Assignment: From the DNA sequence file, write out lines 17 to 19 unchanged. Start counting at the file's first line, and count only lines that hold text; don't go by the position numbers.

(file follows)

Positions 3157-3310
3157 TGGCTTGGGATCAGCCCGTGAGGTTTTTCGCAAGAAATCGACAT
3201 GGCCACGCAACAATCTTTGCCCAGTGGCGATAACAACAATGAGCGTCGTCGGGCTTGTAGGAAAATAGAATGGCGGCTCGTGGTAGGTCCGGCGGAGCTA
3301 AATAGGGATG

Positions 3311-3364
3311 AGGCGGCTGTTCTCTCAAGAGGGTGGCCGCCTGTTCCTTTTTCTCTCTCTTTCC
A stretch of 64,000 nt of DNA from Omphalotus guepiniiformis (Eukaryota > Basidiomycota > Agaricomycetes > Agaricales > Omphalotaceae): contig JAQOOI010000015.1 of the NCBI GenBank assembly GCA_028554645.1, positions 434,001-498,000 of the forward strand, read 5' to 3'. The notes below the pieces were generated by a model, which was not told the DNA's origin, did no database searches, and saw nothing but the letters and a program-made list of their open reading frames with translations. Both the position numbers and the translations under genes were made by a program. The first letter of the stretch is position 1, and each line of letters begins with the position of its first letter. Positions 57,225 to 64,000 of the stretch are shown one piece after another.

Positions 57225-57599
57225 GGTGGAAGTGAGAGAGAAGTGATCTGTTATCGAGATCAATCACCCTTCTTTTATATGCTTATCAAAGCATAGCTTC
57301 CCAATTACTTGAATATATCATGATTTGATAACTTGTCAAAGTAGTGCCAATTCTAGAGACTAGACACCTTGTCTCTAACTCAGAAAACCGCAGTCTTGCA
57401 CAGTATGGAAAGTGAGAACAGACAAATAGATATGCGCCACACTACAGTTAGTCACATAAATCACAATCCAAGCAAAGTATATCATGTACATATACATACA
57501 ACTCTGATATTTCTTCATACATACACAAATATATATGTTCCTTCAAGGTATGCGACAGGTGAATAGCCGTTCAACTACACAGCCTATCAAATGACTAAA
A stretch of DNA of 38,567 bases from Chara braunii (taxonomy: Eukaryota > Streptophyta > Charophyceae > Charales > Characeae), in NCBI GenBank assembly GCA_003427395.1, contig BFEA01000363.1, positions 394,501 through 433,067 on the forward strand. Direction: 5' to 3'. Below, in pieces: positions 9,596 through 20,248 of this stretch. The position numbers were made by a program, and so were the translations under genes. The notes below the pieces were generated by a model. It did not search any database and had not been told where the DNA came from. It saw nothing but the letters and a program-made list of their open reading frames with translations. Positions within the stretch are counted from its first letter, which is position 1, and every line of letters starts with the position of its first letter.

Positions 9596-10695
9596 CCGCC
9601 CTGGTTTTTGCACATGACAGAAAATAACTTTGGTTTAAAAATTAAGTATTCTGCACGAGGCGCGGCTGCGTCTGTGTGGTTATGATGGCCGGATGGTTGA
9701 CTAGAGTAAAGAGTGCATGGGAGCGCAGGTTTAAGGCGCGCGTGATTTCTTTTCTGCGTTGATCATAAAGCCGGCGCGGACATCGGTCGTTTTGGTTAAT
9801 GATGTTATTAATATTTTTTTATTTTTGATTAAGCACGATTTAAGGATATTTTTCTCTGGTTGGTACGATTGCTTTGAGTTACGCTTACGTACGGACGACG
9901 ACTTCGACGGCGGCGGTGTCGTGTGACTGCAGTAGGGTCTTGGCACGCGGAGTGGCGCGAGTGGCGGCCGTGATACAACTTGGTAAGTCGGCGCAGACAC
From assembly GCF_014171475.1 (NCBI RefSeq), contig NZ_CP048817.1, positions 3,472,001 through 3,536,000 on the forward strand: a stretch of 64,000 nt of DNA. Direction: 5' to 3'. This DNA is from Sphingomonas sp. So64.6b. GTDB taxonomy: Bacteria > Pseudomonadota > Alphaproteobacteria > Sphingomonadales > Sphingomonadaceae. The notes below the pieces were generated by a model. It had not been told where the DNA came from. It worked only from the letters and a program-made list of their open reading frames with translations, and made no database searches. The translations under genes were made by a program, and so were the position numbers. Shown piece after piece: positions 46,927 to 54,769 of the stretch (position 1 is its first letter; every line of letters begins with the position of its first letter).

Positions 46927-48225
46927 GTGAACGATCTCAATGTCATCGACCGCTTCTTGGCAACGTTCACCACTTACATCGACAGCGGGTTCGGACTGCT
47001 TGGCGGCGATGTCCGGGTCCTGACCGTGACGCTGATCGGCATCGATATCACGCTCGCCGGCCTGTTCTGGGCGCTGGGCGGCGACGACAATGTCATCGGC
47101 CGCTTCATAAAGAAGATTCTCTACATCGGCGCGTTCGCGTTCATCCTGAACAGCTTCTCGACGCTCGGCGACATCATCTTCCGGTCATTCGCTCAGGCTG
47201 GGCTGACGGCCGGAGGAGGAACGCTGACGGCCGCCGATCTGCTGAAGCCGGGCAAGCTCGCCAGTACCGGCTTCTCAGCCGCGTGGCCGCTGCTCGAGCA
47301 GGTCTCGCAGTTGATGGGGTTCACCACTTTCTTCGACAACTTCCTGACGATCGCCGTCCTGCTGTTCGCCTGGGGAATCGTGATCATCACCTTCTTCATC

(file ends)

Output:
9701 CTAGAGTAAAGAGTGCATGGGAGCGCAGGTTTAAGGCGCGCGTGATTTCTTTTCTGCGTTGATCATAAAGCCGGCGCGGACATCGGTCGTTTTGGTTAAT
9801 GATGTTATTAATATTTTTTTATTTTTGATTAAGCACGATTTAAGGATATTTTTCTCTGGTTGGTACGATTGCTTTGAGTTACGCTTACGTACGGACGACG
9901 ACTTCGACGGCGGCGGTGTCGTGTGACTGCAGTAGGGTCTTGGCACGCGGAGTGGCGCGAGTGGCGGCCGTGATACAACTTGGTAAGTCGGCGCAGACAC